Was Chibana an uneducated man? Chibana’s formal education ended when he dropped out of an
First, Chibana’s teacher, Itosu, was a scholar and bureaucrat. As a youth from a reputable and well-to-do family, Itosu was schooled in the Chinese classics, Confucianism, and calligraphy. His writing abilities, scholarship, and character earned him the position as soushi koori, Secretary for the
Having been schooled in Confucian thought, Itosu would naturally be respectful but demanding of his relationship as a teacher with his students. In researching Itosu’s character, karate historian Mark Bishop notes, “[Itosu] had been a kind but stern father figure to his students” (4). Shinpan Shiroma reports that Itosu was cautious and strict (5).
Given these characteristics of Itosu – an educated, classically trained scholar and bureaucrat who devoutly subscribed to Confucian thought, and was thus a strict father figure to his disciples – it is very difficult to accept that in the fifteen years Chibana spent with him as his disciple that Itosu would not have somehow completed Chibana’s schooling at least informally. As a product of a well-to-do family, Itosu was raised on the mantra of bun bu ryodo – culture/philosophy, martial arts, calligraphy. He would have likely passed this on to the fifteen-year-old Chibana. While possibly unrelated, some evidence of this can be seen in Chibana’s fondness for practicing calligraphy.
Second, John Sells notes that Toyama Kanken claimed to have been awarded the privilege of bestowing rank in any martial art by the Ministry of Education, and the only other person to share the privilege was Chibana (6). If this is so, it may be reasonable to posit that the ministry responsible for the education of Japanese children would not want to honor or elevate an individual who had not at least demonstrated some competence in a basic Japanese education; in his dealings with the ministry, Chibana must have shown that he had at least the equivalent of a high school education. Even if his influence was restricted purely to physical education, it is not logical for a school system to honor a junior high school dropout if that is as far as his education appeared to have gone.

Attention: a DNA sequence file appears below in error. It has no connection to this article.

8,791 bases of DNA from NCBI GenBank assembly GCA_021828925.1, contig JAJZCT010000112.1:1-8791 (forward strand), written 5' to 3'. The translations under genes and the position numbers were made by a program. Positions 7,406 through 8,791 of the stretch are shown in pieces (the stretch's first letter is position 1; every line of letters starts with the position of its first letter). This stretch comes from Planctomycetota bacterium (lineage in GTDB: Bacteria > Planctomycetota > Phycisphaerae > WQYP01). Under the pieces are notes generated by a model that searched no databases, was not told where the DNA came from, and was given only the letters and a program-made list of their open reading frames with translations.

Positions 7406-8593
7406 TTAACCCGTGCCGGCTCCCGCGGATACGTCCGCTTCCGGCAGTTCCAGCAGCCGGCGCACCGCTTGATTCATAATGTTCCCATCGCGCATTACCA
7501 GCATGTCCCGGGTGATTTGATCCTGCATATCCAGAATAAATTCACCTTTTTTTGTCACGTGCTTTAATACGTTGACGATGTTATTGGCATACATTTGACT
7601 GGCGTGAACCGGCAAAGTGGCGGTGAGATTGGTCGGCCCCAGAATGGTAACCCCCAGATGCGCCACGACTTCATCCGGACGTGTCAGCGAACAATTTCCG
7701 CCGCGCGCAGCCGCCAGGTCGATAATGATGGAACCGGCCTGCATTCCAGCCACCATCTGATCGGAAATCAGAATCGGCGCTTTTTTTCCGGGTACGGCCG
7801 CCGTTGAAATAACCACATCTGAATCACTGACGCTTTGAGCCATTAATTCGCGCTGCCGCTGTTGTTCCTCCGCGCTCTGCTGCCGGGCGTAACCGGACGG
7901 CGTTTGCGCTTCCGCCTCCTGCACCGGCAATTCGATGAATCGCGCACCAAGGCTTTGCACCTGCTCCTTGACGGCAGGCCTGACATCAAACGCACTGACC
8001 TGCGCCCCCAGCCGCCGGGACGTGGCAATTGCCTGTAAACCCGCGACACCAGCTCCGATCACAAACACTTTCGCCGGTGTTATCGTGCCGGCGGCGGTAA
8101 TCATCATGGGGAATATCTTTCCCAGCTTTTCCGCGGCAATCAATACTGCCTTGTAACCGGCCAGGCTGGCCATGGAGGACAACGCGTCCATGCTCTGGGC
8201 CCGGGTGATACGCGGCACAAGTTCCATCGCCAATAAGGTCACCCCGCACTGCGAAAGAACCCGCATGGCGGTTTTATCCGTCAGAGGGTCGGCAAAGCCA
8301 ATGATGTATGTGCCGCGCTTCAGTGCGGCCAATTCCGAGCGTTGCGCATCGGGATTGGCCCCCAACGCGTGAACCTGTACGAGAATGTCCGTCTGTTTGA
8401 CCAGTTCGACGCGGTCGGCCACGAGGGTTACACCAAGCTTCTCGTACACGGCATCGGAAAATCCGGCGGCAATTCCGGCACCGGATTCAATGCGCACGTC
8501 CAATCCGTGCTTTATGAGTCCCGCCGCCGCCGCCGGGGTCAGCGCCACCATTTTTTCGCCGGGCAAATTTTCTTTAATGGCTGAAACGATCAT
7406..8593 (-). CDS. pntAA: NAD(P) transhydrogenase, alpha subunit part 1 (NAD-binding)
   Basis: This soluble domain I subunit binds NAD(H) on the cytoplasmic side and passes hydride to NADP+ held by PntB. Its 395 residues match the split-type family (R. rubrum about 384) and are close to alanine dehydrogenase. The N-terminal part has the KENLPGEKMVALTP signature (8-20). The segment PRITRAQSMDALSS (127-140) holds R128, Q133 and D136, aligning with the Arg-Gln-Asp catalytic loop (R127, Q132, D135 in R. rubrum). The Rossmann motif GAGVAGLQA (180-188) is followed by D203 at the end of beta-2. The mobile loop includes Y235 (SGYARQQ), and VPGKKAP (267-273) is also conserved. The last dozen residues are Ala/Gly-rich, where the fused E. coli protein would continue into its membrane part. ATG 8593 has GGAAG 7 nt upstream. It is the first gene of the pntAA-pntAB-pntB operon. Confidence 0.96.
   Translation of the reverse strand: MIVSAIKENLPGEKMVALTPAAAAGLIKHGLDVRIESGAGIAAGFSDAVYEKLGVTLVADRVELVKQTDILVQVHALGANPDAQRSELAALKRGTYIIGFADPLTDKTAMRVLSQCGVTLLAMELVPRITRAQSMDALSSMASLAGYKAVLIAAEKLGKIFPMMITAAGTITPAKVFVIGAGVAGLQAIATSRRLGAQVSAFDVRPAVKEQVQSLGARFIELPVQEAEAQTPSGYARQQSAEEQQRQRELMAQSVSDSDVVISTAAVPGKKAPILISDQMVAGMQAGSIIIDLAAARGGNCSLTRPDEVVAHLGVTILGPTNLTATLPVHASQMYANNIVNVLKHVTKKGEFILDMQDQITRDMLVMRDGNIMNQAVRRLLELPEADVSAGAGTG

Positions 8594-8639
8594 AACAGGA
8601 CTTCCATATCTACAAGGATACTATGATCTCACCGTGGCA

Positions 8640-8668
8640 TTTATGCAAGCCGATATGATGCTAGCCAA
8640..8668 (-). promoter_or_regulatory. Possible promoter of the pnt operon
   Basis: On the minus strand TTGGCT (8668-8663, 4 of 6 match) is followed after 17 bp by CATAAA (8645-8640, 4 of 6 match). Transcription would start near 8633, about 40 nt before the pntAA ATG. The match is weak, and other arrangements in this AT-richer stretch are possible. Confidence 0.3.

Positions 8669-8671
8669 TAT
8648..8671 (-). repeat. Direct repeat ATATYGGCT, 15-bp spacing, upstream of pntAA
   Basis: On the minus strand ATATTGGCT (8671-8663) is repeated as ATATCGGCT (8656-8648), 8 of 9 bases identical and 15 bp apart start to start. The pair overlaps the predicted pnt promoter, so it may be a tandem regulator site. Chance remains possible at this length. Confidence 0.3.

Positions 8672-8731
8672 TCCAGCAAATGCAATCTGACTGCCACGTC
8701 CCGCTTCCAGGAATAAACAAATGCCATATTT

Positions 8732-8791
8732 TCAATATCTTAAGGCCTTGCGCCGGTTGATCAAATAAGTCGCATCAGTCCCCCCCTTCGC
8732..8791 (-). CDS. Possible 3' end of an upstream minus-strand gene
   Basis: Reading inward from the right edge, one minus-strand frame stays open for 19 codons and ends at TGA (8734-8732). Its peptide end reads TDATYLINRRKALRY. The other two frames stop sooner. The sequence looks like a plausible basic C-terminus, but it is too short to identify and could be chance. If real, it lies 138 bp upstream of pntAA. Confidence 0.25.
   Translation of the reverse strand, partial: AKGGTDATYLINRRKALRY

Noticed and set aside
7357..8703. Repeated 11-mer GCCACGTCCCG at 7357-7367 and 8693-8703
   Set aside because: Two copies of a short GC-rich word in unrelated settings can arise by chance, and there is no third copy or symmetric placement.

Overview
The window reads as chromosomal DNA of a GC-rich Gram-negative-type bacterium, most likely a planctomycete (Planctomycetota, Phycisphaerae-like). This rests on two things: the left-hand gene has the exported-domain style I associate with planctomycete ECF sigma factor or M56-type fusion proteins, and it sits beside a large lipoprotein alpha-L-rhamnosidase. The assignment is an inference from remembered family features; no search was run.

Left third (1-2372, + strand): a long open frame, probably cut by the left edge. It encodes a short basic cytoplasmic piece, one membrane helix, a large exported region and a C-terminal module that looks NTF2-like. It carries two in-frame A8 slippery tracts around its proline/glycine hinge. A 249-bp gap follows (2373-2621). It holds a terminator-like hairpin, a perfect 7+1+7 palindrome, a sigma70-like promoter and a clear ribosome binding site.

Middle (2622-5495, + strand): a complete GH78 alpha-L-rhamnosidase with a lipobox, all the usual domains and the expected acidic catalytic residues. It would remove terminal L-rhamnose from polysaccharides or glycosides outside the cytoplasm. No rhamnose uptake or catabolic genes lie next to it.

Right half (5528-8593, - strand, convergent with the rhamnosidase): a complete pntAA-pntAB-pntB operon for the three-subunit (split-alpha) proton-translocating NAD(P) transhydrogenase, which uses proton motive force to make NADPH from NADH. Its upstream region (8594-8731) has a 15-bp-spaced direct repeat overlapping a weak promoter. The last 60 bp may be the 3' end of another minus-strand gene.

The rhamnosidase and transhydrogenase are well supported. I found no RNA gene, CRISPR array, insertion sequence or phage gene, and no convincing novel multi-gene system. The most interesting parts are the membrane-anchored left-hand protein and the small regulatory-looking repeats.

Third, for an uneducated man, Chibana seemed to have a very academic perspective on karate. According to Chibana, Itosu did not just train karate. “Sensei Itosu studied very hard at karate” he remarked to Katsumi Murakami, author of Karate-do to Ryukyu Kobudo (7). Chibana was a principal member of the Ryukyu Tode Kenkyukai, or the Ryukyu Tode Research Club. In 1929, he christened the dojo he opened at Baron Nakijin’s courtyard in
Was Chibana an uneducated man? Formally, yes. However, given these three factors, it becomes increasingly difficult to blindly embrace the concept. It is troublesome to envision a disciple of a learned scholar, a darling of the Ministry of Education, and a man with a hunger for study and learning as a crude simpleton who spoke his mind and thought nothing of it.Notes:
(1) John Sells, Unante, 2nd Edition (Hollywood: W.M. Hawley Library, 2000), pg. 189
(2) Shoshin Nagamine, Tales of Okinawa's Great Masters, (Boston: Tuttle Martial Arts, 2000), pg. 47
(4) Mark Bishop, Okinawan Karate, 2nd Edition, (Boston: Tuttle Martial Arts, 1999), pg. 90
(6) Sells, pg. 109
(7) Graham Noble, "Masters of the Shorin-Ryu: Part II", Fighting Arts International (Issue 51, Volume 9, No. 3 pg. 32-35), available online (http://seinenkai.com/articles/noble/noble-shorin2.html), par. 23
(8) Bishop, pg. 91
(9) Noble, par. 32
(10) Patrick Nakata, "Okinawa Shorin-Ryu Karate", (introductory handout), pg. 1